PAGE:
Internet Explorer 11 is not supported

For optimal browsing, we recommend Chrome, Firefox or Safari browsers.

Public-Sector Workforce Returns to Pre-Pandemic Levels, but Gaps Persist

After shedding nearly 1 million jobs, staffing levels are now higher than at the start of 2020. But severe shortages remain in several fields such as nursing, public safety and education.

1208_Milwaukee 164.jpg
A police officer in Milwaukee checks his laptop for prior criminal histories.
(David Kidd/Governing)
In Brief:
  • There are more state and local workers now than at the start of the pandemic.

  • However, several job categories remain difficult to fill due to a dramatic drop in the workforce pool.

  • Governments are growing more concerned with skills and training.

  • When one nurse is late for their shift or calls out sick, other nurses have to stay later and work longer. Recruiting nurses is always a challenge — unemployment in the field is less than 2 percent — but the task was made more difficult by the loss of 100,000 nurses who left the workforce during the pandemic.

    Total employment in the public sector has finally returned to pre-pandemic levels. Last year saw 581,000 additional hires at the state and local levels, which was more than double the amount in 2022, according to the American Federation of State, County and Municipal Employees (AFSCME). By the end of 2023, there were 22,000 more public-sector jobs than in February 2020, just before the pandemic took its toll.

    Nevertheless, there are several job categories within the public sector that remain difficult to fill. Health, public safety and education are three major areas still seeing shortages. Florida is seeing a shortage of firefighters statewide, with the candidate pool shrinking significantly. Minneapolis has just invested $1 million into recruiting new police officers and 911 operators, with Chief Brian O’Hara noting that the department has had to “rely more and more on mandatory overtime.” Meanwhile, schools around the country are reporting more vacancies.

    “In school districts, we hear a lot about how a school might have all their teaching positions filled but have no substitutes,” says Sara Hinkley, program director of an education center at the University of California, Berkeley. “So that means when teachers are out sick, their class is going to be combined with another class, which means probably they're going to the gym and playing dodgeball instead of teachers trying to teach math to 60 kids.”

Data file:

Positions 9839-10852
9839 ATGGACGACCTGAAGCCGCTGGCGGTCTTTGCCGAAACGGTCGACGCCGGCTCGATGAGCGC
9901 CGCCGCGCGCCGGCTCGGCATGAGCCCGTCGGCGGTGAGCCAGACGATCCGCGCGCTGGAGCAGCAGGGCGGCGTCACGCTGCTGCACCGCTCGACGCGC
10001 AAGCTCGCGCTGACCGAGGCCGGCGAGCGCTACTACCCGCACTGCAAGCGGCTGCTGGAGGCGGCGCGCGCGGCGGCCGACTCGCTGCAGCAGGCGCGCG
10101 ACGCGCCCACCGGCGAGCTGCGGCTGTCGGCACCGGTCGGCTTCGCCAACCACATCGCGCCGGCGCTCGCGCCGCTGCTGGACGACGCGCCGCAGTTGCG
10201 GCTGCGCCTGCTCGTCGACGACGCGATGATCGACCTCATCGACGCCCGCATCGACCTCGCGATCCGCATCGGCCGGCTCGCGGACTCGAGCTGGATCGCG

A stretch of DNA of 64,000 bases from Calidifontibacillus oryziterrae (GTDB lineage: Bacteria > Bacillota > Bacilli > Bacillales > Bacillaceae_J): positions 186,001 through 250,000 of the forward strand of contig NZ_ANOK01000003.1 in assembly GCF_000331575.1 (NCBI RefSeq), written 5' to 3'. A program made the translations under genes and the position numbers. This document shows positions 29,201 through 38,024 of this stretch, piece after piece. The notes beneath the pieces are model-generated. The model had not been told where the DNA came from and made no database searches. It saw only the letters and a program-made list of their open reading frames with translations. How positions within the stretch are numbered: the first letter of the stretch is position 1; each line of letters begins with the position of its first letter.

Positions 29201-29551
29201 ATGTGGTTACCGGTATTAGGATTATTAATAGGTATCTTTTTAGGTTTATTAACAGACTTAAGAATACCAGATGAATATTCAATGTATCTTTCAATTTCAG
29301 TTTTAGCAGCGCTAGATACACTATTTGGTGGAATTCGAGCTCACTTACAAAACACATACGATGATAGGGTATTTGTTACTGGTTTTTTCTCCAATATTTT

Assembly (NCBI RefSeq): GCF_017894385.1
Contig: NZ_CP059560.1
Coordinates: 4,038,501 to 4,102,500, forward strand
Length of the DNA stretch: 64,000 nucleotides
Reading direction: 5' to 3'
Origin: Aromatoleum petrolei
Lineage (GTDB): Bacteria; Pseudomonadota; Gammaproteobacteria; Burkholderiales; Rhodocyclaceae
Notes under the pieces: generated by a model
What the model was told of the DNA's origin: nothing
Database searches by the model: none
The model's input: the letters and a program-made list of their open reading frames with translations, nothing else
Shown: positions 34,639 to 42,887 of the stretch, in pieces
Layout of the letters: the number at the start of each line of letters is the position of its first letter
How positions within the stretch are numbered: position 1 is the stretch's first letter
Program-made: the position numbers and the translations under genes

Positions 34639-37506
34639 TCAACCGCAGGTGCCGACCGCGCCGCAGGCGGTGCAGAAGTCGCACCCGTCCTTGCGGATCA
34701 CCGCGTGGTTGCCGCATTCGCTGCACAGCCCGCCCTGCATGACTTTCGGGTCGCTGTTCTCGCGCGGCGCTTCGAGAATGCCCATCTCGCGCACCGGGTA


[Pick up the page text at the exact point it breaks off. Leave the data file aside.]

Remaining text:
Hinkley says local governments in general don’t have enough staffing. She points to permits and business inspections as areas where vacancies are translating into constituent complaints.

    So why are some agencies struggling to hire and retain workers even as employment numbers have increased? The workforce pool has dropped dramatically since 2020. Even with attempts to bring in younger workers or open the pool to workers with relevant skills instead of a four-year degree, many public-sector employers are struggling to find qualified applicants. Lee Saunders, the president of AFSCME, says that education about what jobs are available in the public sector and what skills they require will be key to filling these vacancies. “We also are working with employers on setting up more apprenticeship programs,” Saunders says, “so that we can train people for the jobs that need to be filled.”

    Zina Hutton is a staff writer for Governing. She has been a freelance culture writer, researcher and copywriter since 2015. In 2021, she started writing for Teen Vogue. Now, at Governing, Zina focuses on state and local finance, workforce, education and management and administration news.
    From Our Partners